Congratulations to Stuart Hamilton / Castlesound Studios who have been nominated in Studio Engineer of the Year, Studio of the Year in the MG ALBA Scots Trad Music Industry Awards 2019. Vote now!
We asked Stuart Hamilton of Castlesound Studios the following questions.
Tell us about yourself
Castlesound was started in 1974 by Calum Malcolm, in the centre of Edinburgh – hence the name! The studio moved to it’s better-known home in Pencaitland in 1978 and has grown steadily since.
Why are you involved in Scottish music?
I’ve been around recording equipment for as long as I can remember. My Grandpa has a house full of old valve tape machines (I still have no idea why!), and I remember being very young and playing around with them. Probably breaking them in the process…
I was obsessed with recording music as a teenager, locked away for hours with a 4 track cassette machine in my bedroom. When I was 16 I was fortunate enough to work through my school summer holidays in a studio called Hart Street, after which owner Roy Ashby offered me a job as an assistant. It was there that I had my first introductions to folk music, including my first album credit on “Not The Bunny Hop” by Ceolbeg, produced by Phil Cunningham.
After a couple of years I moved to REL Studios, where I was able to work with artists like Big Country and Van Morrison. Very much in at the deep end and instantly realised that I had an awful lot to learn!
Fast forward a few years, I came to work at Castlesound and it became my home. I never dreamed then that I’d eventually own the studio and still be able to do the job I love 30 years later. Actually, make that 31… (I’m old!)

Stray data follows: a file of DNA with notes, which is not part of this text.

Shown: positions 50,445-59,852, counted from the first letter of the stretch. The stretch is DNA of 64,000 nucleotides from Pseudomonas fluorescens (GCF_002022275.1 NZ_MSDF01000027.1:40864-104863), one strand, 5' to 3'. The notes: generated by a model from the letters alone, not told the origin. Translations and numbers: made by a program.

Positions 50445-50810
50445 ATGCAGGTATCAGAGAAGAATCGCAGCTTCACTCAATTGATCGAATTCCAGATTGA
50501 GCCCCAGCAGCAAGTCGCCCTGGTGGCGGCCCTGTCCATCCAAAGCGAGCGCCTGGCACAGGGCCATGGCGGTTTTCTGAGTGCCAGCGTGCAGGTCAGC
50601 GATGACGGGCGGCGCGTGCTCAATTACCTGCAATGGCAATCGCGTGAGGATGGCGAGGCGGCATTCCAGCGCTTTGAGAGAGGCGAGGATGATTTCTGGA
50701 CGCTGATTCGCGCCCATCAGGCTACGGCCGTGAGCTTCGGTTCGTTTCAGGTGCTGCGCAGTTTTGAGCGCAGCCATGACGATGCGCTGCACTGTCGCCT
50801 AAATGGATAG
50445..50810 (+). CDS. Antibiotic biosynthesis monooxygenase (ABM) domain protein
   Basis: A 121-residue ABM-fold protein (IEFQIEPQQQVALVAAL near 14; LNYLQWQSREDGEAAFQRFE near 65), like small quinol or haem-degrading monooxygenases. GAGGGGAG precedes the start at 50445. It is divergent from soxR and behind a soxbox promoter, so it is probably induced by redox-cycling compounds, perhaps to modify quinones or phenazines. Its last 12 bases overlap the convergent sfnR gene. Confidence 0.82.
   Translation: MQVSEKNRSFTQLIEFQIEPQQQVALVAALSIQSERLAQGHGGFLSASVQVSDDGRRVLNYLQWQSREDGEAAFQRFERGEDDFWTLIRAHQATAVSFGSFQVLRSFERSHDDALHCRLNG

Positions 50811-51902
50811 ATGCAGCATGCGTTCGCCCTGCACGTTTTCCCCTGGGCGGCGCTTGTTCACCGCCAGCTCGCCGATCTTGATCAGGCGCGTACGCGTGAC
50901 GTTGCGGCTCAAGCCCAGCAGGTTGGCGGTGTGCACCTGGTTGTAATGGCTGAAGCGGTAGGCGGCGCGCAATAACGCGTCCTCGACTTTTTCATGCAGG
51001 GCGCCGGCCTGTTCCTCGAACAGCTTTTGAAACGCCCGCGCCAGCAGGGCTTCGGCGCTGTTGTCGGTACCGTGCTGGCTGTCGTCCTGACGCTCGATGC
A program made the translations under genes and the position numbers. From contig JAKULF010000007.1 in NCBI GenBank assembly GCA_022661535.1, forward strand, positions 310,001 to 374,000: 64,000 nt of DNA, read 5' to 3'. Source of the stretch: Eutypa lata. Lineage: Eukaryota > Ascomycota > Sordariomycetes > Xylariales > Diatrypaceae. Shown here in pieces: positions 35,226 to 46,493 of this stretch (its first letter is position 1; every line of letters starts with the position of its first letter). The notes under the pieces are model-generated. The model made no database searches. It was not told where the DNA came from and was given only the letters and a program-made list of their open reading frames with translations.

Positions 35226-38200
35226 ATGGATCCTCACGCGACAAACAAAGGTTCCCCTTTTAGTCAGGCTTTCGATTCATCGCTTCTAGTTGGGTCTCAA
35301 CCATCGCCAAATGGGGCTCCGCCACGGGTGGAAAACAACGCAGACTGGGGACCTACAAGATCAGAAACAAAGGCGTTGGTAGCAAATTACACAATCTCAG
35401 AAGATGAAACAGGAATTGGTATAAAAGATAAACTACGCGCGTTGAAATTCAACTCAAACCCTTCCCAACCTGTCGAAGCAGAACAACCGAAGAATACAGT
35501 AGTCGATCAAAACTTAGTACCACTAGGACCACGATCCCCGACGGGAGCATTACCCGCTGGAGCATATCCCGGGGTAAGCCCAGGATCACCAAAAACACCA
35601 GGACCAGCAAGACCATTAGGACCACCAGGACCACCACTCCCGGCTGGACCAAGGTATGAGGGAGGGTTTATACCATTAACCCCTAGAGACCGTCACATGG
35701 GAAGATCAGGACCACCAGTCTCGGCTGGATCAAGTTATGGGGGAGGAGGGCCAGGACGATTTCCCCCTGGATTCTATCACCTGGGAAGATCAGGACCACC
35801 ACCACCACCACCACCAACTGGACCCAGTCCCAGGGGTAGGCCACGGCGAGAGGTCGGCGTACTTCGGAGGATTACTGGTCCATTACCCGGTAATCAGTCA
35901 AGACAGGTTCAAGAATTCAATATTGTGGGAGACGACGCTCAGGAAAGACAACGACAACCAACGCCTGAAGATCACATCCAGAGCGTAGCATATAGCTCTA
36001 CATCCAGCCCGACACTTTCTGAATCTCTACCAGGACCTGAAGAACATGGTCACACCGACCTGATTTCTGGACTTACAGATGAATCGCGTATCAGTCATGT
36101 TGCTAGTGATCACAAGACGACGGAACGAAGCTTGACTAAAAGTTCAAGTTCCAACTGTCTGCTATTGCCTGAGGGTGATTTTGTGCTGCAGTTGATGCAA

Any particular career highlights?
I like to think of whatever project I’m currently involved in as a career highlight and hopefully give it everything I possible can.
However, there was an amazing time in the early 90’s when I was working with acts like Shooglenifty, Mouth Music and Martyn Bennett – artists based in Trad music who were exploring new technologies and were unafraid to mix cultural and musical forms. A lot of what they did has become very normal now, but it all felt very new and really exciting at the time.
What are your plans for the future?
Well, breaking news in that we have a Steinway grand piano arriving at the studio in the next week. It’s an exceptional instrument and I’d like to hope that it will be considered a real asset to recording in Scotland. Next year will also see more producers having a base at the studio, which is something I’m very keen to develop.
And on a personal level, I’d quite like a holiday at some point soon before my kids are all grown up!
The results of the MG ALBA Scots Trad Music Industry Awards will be announced the week of 2nd December online at http://www.scotstradmusicawards.com.
If you wish to attend the final ceremony, tickets are are priced £25 (+ Booking Fee), and Concessions are available. To book please call Aberdeen Music Hall Box Office on 01224 641122, or visit: https://www.aberdeenperformingarts.com/whats-on/all-shows/the-mg-alba-scots-trad-music-awards/2734. Bands performing on Saturday 7th December include Skerryvore, Session A9, Benedict Morris (BBC Radio Scotland Young Traditional Musician Award Winner 2019), Heisk, Aberdeenshire Youth Band, Sian, Robyn Stapleton, Mairi Campbell and the Pendulum Band, Susan MacFadyen Scottish Dance Band and more to be announced. There will also be a late night ceilidh after the Awards till 1am.
If you would like to support Hands Up for Trad in their work with Scottish trad music and musicians please consider supporting our Patreon campaign. We have 3 tiers starting at $1 a month and everything helps support us in our work. Read more at www.patreon.com/handsupfortrad